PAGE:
The identification of Dilmun with the Arabian gulf does not fit the archaeological data. the Indus Valley culture given its control of luzuritemakes it the more probable origin of this item of Dilmunite trade. If you read the literature you cited in your posting you will remember that the researchers working  on this theory still can't explain where the so-called Dilmunites of the Arabian Gulf got their trade goods.

    The Indus valley which was occupied by Dravidians fit all the requirements for this land. So, I must still agree with Kramer that Dilmun, was more than likely the Indus Valley.

    Classical literature maintains that an Egyptian ruler left a colony of Nubians in India near the Ganges. This would explain the reference to meluhhites in India. Just because there were Nubians in India dose not mean that the Indus Valley was called Meluhha. The references to a people with this identification comes from Indo-Aryan literature. By the time they had moved into the Indus Valley, the Harappan civilization had disappeared.

You imply that because there were a people identified by the Vedic cultural bearers as "mleccha', the Harappan civilization was probably called Meluhha, instead of Dilmun as suggested by Kramer. This theory on the surface would be a good one but, the archaeological, historical and linguistic evidence fails to confirm this position.


     I have argued elsewhere that the area below Egypt, called Kush (and Punt) was Meluhha, based on the findings and analysis of S.N. Kramer. Wwe are sure that much of Mesopotamian history Meluhha=Kasi (Kush in Africa). In Esarhaddon and Assurbanipal's day Meluhha was recognized as ancient Kush, and the Meluhhaites were called "salmuti" (the blacks). This led
Albright to believe that Meluhha was indeed Kush. (1)


     The Vedic word "mleccha" was used to denote people considered barbarians by the Vedic folk. But we can not say that this made the Harappans Meluhhaites.


     In Vedic literature "mleccha" was used to refer to two different people, at different times in history. It was used to refer to different categories of people in northern India during the first millenium B.C., and another group of people in the mid-first millenium A.D.


     The earliest Vedic literature/vocabulary comes from the <Rg Veda>, which has no mention of the term "mlecchas", although it makes mention of other non-Vedic people living in the North. This is important evidence against the Harappans being Melluhaites because this is the earliest Vedic book that discusses ancient people in Nrothern India.  The earliest
mention of "mleccha" is found in the <Satapatha Brahmana>, a corpus of late Vedic literature.(2)


     An important centre of Harappan civilization was located in Gujarat.(3)


The major Harappan area here was Saurashtra and Kutch before they became arid.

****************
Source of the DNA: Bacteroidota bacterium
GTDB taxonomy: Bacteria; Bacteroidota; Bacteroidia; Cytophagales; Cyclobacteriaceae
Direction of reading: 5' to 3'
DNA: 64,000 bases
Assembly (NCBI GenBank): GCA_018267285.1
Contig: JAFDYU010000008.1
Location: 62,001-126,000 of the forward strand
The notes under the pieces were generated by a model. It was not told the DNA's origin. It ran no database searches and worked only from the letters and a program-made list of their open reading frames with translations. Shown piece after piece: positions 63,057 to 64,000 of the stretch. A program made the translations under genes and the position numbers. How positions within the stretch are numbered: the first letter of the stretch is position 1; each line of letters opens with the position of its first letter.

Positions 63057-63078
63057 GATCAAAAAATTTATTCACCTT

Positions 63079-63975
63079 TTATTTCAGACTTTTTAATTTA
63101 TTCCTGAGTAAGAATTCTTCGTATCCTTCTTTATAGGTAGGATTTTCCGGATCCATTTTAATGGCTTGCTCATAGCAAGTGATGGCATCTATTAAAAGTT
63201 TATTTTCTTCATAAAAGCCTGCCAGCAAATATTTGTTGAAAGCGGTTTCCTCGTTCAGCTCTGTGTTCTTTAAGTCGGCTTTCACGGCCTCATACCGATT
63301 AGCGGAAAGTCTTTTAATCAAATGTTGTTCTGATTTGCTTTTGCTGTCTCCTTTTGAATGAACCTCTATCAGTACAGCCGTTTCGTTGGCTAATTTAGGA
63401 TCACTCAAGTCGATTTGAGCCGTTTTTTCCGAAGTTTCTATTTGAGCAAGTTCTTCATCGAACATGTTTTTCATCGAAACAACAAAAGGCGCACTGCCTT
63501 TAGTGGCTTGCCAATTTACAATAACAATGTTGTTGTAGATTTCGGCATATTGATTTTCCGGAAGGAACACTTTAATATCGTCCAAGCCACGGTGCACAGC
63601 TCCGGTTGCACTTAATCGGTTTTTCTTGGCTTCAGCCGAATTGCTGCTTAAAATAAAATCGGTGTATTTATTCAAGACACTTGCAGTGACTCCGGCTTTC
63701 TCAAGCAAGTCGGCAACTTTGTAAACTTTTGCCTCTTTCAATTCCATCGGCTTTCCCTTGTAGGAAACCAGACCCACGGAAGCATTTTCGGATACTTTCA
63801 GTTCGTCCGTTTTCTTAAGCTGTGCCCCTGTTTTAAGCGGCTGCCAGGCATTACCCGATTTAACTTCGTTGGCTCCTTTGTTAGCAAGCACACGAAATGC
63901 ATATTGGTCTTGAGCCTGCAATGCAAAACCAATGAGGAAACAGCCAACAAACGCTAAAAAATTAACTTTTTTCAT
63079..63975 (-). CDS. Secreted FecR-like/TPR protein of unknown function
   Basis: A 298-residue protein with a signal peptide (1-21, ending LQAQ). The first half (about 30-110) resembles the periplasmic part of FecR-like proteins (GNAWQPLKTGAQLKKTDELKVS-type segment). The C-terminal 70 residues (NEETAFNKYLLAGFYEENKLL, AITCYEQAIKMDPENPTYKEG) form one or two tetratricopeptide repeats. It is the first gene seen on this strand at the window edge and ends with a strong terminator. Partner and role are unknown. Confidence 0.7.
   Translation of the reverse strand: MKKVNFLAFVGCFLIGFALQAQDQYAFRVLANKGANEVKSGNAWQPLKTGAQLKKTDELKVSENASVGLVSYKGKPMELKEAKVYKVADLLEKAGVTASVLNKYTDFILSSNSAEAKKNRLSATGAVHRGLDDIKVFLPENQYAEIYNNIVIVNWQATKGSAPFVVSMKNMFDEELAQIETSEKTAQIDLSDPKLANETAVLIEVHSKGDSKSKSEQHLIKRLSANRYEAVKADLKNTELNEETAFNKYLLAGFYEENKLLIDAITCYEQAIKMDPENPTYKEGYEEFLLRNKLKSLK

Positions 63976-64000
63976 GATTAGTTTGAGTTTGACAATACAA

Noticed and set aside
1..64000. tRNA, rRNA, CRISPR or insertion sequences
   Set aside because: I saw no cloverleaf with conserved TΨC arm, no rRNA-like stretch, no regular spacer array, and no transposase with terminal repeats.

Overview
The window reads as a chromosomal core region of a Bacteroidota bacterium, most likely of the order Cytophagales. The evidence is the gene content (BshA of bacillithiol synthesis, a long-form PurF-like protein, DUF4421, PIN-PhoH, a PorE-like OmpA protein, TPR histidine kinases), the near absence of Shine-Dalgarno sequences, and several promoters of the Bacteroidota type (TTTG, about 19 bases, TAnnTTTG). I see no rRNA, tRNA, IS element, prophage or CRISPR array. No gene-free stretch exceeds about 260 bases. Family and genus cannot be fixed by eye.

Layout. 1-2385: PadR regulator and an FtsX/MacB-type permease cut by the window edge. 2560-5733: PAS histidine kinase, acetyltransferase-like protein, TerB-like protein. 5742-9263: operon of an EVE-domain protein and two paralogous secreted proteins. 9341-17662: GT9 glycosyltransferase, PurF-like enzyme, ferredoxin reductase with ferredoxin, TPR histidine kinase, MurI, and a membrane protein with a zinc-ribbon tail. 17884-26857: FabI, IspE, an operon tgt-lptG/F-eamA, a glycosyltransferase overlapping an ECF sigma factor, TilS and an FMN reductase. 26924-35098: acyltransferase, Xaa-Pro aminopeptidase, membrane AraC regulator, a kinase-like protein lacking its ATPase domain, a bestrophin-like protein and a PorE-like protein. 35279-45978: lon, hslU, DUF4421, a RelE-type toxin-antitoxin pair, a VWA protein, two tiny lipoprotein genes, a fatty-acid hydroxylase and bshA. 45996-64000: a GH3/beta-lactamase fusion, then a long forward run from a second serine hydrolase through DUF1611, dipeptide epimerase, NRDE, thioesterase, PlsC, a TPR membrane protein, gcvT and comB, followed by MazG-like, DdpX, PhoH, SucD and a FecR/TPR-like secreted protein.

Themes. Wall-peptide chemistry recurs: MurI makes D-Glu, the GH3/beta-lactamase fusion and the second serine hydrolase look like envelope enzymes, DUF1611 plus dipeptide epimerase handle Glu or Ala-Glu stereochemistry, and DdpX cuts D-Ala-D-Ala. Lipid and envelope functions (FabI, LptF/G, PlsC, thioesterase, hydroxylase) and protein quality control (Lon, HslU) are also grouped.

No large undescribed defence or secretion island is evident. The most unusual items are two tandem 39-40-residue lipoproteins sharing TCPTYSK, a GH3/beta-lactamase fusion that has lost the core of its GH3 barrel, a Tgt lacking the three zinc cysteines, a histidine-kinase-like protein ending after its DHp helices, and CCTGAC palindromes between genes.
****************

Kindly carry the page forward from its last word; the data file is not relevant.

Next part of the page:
Saurashtra plays an important role in our identification of the Indus Valley as Dilmun. Just around the time we see settlements expanding in Saurashtra there was increased trade between Mesopotamia and Dilmun. This is significant because part of Saurashtra was called Dilmun.


    In conclusion, the use of the term "mleccha" in India, does not make the Indus Valley civilization Meluhha, in Mesopotamian discourse. thefact that Meluhha=Kasi (Kush) makes it clear that Harappan India was called soemthing else besides Meluhha. Moreover, the identification of the Dilmun toponym in Saurashtra, a centre of Harappan civilization supports the view of Kramer, that Dilmun was the name for the Harappan civilization, not "meluccha".

 


                             Footnotes


     1. W.F. Albright, "Magan, Meluhha and the synchronism between Mennes
and
Naram-Sin", <Journal of Egyptian Archaeology>, 7, pp.80-87.
     2. Romila Thapar, "Miscellanea: The Dravidian hypothesis for the
identification of Meluhha, Dilmun and Makan", <Journal of the Economic
and Social History of the Orient>, 26 (part II), pp.178-190.
     3. C.A.Winters, "Review on Dr. Asko Parpola's, 'The coming of the
Aryans",<International Journal of Dravidian Linguistics>, 18(2), (1989)
pp.98-127.
     4. Thapar, p.185; F.R. Allchin, "Dilmun and the Gulf of Cambay",
<Antiquity>, 43 (172), (1969) p.315ff.

C.A. Winters




There is some historical evidence which may support my claim for Dilmun
being the Indus Valley.

     Rawlinson was convinced that there was a relationship between the
Sumerians and Africans. As a result he used two African languages: one
Semitic and the other Cushitic to decipher the cuneiform writing.
Rawlinson was sure that the ancient Nubians and Puntites founded
Mesopotamian civilization.(1)

     The Sumerians may have come from the Sahara before it became a
desert. Affinities exist between Nubia ware and pottery from Ennedi and
Tibesti.

     These Saharan people were round-headed ancient Mediterranean